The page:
Fear of being outed linked to accessing healthcare
In December of 2015, The Gayly published an article about research being conducted at Oklahoma State University’s Sexual Health Research Lab. The goal of the project was to highlight unique barriers that LGBTQ individuals face when attempting to access health care. The first part of the study has been completed, and it focused on access to health care for gay men in Oklahoma.
The study revealed that for gay men, the more “out of the closet” he is about his sexual orientation to his family and friends, the more likely he is to seek out medical and mental health care. But then, what does that say about gay men that are currently not “out?”
According to Joseph Currin of the Sexual Health Research Lab at OSU, it means that gay men who are not out do not seek out health care due to the fear of being outed or stigmatized for their sexual orientation and/or behaviors.
“The decision to come out is a deeply personal decision, and often consequences and risks are weighted by individuals as they decide whether or not to come out,” Currin explains. “We as a community do not want to force someone to come out, that isn’t the answer to help improve access to health care.”
Rather, the answer lies in educating providers of mental and medical care services about the importance of creating an open, accepting and nonjudgmental environment for people. “Regardless of someone’s sexual orientation, gender identity, race or ethnicity or whatever, a person should feel safe and welcomed when they seek services,” Currin said.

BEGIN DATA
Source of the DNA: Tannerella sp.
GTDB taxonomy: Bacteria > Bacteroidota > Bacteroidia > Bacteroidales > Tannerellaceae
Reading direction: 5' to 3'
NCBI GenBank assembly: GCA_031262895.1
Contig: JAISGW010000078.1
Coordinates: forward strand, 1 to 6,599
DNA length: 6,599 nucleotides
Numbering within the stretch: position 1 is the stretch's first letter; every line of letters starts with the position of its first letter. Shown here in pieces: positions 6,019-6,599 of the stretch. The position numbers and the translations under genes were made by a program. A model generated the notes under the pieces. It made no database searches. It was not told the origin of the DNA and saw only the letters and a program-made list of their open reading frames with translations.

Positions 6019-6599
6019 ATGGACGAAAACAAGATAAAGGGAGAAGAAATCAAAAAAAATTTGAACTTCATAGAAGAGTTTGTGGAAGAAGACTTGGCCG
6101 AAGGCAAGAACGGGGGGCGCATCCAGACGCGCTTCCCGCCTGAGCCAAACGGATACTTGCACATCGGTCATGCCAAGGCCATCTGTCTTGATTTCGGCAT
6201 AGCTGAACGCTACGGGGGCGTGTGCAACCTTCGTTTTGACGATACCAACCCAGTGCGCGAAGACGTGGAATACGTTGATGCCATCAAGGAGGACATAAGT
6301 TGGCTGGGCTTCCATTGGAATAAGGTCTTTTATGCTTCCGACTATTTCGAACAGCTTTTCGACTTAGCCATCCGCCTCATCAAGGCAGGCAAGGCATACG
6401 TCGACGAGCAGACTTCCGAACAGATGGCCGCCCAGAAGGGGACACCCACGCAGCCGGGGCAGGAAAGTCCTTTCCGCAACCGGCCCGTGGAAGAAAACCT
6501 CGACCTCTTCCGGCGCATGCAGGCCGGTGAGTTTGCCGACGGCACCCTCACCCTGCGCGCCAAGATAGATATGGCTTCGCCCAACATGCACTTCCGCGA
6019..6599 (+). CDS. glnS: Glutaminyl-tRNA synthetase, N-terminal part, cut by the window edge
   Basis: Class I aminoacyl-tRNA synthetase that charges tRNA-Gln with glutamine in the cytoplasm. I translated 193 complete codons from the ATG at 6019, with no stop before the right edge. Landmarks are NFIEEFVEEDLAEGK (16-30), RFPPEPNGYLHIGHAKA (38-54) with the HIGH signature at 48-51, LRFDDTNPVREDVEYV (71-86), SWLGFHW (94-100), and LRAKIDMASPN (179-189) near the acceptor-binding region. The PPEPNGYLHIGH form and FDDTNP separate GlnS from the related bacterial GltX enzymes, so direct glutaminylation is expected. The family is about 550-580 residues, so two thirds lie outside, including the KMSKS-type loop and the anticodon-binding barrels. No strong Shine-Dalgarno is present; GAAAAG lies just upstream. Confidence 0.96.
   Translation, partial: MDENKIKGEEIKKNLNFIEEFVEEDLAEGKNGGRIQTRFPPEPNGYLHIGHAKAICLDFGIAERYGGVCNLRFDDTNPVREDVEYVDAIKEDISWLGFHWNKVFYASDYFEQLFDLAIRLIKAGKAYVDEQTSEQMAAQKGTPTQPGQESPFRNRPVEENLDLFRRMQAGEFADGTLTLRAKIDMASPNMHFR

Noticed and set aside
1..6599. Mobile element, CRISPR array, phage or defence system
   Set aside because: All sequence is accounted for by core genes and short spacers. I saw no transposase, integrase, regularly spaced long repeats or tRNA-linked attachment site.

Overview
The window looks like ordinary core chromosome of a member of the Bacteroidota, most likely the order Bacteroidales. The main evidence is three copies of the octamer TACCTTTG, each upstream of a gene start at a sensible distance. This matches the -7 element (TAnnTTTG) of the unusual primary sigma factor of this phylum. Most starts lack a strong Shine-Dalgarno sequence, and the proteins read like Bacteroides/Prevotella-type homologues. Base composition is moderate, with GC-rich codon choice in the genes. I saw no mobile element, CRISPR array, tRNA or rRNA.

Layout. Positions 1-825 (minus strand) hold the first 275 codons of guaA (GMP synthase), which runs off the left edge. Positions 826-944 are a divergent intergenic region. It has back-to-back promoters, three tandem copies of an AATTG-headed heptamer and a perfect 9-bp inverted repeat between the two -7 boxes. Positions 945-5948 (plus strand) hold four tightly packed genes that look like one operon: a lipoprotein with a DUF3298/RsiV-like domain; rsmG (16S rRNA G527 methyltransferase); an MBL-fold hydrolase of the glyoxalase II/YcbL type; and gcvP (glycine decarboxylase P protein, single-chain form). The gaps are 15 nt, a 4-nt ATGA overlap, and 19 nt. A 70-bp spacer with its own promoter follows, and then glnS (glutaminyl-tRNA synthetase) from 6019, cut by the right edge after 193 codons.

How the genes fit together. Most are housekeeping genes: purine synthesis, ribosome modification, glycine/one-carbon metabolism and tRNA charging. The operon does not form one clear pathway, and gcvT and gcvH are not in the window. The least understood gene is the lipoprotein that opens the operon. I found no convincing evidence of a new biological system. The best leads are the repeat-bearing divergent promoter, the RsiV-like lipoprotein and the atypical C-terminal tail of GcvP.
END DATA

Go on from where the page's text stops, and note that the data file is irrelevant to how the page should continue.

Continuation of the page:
A difference was seen between medical and mental health providers. Of over the 200 individuals that participated in the study, 42 percent had disclosed their sexual orientation to their medical providers, but 94 percent had informed their mental health provider. Gay and bisexual men were much more comfortable disclosing to their mental health providers than to their medical providers.
Gay and bisexual men benefit from disclosing their sexual orientation to their medical providers because they can receive information and treatments geared specifically to being gay and bisexual that they might not otherwise have received. Medical providers could adopt some of the more LGBTQ friendly policies and procedures that have enabled LGBTQ clients to feel more comfortable.
“We are not done with this study, however,” Currin states. They are still actively recruiting lesbians, bisexual women, and transgender people to complete the study. “While analyzing the data and reporting the findings for gay and bisexual men is important, it only addresses one aspect of non-heterosexual access to healthcare for those of us that live in Oklahoma.”
If you would be interested in volunteering for this study, go to the link www.tinyurl.com/OKHealthCare and complete the brief prescreening measure to see if you qualify for the whole study. If you do, you will receive an email with the link to the main study and upon completion, you can get a $10 Amazon Gift Card.
Multiple studies are open and recruiting participants at the Sexual Health Research Lab. You can visit their lab page and see the work they do at bit.ly/gayly19.
Copyright The Gayly - 12/11/2016 @ 7:35 a.m. CDT.